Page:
Apple’s newest OS X (now “macOS”) is called “Sierra”. If you’re anything like me, you’re curious about why it was named so. We discuss that after the jump.
Ever since “Mac OS” was renamed to “Mac OS X” in early 2000s, Apple has been giving each new release a particular name. Starting from Cheetah with OS X 10.0, Apple used Mountain Lion up till OS X 10.8. After OS X 10.9, however, Apple began to name each release after famous landmarks and monuments in Califronia – the company’s home-ground.
So, in recent times we’ve seen OS X 10.9 named after “Mavericks” – a popular surfing location; OS X 10.10 named after Yosemite National Park; OS X 10.11 after a popular vertical rock formation within Yosemite, and now macOS 10.12 “Sierra”.
What is macOS 10.12 Sierra named after?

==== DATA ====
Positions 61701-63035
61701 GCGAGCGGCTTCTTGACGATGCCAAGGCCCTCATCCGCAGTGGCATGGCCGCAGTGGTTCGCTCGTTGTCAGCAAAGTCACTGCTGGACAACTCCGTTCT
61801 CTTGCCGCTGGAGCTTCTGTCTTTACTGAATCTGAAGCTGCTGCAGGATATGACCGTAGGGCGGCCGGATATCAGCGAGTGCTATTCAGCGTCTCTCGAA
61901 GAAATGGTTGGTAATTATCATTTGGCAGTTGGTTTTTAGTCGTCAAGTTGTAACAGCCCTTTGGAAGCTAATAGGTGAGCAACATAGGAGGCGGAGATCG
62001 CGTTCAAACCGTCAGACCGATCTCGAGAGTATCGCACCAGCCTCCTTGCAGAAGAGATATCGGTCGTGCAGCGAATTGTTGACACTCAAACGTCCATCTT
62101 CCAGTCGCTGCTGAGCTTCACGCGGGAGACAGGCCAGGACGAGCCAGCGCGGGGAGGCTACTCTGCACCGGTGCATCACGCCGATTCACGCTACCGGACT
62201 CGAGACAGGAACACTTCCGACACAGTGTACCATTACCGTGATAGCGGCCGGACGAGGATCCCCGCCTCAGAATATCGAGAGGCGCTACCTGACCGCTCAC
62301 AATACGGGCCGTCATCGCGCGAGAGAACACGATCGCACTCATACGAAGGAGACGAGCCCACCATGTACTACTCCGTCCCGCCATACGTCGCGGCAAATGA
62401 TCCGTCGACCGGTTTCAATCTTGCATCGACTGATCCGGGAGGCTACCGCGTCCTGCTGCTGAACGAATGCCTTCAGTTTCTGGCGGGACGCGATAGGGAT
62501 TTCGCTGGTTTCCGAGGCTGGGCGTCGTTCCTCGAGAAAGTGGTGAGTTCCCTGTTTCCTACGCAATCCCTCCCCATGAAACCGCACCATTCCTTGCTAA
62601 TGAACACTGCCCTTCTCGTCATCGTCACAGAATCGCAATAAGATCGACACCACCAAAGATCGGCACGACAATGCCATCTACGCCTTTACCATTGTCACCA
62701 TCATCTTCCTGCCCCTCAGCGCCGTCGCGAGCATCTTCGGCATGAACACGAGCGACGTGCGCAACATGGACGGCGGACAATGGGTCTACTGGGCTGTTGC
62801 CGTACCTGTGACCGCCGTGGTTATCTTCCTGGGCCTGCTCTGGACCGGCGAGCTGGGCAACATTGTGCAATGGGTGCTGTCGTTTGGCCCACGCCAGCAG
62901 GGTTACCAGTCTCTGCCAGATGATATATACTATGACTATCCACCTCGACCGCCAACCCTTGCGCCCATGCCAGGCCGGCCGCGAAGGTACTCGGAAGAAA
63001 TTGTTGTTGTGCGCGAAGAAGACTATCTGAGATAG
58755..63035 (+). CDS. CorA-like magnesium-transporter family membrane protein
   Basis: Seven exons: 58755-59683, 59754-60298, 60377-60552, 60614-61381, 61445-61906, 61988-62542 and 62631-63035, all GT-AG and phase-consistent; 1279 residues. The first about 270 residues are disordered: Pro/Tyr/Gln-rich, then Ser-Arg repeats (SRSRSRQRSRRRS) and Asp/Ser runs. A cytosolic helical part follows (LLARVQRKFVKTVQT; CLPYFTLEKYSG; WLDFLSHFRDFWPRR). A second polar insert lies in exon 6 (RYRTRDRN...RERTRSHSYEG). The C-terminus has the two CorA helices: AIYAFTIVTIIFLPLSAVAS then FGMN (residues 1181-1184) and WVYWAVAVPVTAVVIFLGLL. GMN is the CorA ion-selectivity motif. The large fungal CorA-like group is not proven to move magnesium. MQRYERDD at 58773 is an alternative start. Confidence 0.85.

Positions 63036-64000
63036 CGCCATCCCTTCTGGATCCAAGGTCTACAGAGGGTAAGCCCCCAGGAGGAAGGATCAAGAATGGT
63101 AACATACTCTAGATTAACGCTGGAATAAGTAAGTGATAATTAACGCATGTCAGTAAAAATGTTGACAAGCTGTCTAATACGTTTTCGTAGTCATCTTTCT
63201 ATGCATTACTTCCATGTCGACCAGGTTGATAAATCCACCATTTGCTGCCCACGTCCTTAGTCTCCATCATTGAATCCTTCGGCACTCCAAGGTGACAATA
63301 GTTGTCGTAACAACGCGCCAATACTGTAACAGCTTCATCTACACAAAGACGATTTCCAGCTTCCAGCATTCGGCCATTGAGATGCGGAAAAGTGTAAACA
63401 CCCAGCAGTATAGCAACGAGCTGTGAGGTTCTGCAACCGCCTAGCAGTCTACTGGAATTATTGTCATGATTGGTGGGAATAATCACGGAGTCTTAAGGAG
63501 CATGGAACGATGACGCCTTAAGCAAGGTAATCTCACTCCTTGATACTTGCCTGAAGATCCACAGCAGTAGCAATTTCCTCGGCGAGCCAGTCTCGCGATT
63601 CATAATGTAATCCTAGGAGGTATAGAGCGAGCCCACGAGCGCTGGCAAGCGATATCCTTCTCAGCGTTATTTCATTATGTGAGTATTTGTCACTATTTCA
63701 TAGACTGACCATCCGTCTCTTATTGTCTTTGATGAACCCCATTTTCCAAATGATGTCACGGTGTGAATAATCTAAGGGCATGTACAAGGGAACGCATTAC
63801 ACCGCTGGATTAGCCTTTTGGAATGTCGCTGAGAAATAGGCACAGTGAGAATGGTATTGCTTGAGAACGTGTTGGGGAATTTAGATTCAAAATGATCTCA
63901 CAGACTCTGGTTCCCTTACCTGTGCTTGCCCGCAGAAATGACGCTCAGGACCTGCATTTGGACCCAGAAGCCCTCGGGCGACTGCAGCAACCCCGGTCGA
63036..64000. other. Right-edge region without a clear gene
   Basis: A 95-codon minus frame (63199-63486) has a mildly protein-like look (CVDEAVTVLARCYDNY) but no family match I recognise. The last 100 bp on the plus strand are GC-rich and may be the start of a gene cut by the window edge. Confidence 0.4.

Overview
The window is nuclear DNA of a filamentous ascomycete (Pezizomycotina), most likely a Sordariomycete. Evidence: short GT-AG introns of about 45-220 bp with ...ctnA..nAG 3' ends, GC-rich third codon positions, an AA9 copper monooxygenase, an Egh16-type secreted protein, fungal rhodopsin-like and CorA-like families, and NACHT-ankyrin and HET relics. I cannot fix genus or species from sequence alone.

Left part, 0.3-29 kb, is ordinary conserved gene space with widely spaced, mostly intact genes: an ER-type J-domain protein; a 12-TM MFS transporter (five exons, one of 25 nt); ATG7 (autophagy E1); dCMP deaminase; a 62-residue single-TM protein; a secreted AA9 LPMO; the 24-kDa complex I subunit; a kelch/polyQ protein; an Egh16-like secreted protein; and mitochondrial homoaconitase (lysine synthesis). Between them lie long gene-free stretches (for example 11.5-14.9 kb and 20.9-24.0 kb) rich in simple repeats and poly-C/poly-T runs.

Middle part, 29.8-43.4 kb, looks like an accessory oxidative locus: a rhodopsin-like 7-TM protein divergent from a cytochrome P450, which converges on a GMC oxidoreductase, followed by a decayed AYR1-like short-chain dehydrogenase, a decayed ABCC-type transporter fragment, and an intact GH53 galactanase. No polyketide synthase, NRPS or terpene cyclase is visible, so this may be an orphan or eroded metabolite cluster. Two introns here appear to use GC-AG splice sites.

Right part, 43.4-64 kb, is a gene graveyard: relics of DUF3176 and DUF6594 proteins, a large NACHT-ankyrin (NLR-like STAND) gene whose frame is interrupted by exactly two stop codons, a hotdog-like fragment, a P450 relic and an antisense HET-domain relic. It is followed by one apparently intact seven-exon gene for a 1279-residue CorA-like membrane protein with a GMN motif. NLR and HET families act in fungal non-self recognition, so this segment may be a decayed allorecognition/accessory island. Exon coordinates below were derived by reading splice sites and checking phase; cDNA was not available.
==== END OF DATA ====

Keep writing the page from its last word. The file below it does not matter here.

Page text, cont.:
Well, I did a little research and it has made me believe macOS “Sierra” is named after the beautiful Sierra County in California. Just look at it:
Breathtaking, isn’t it?
Here’s where Sierra County is located within California state:
Sierra County is the second smallest county in California, with a population of just over 3,000 people.
It’s a fairly minor point, but I love how I’m able to learn about California by just looking up why Apple named a particular release of OS X. And since “places in California” is a much larger list than “big cats”, one can expect Apple to continue this naming scheme for our entire lives if they want to (and if they last that long, anyway).
So there you have it. macOS Sierra is named after Sierra County. You can learn more about said county in the article on Wikipedia.
What’s next, Apple? macOS Tahoe? macOS Plumas? These are two national parks which have some parts within Sierra. It would make sense if the next macOS were an incremental upgrade.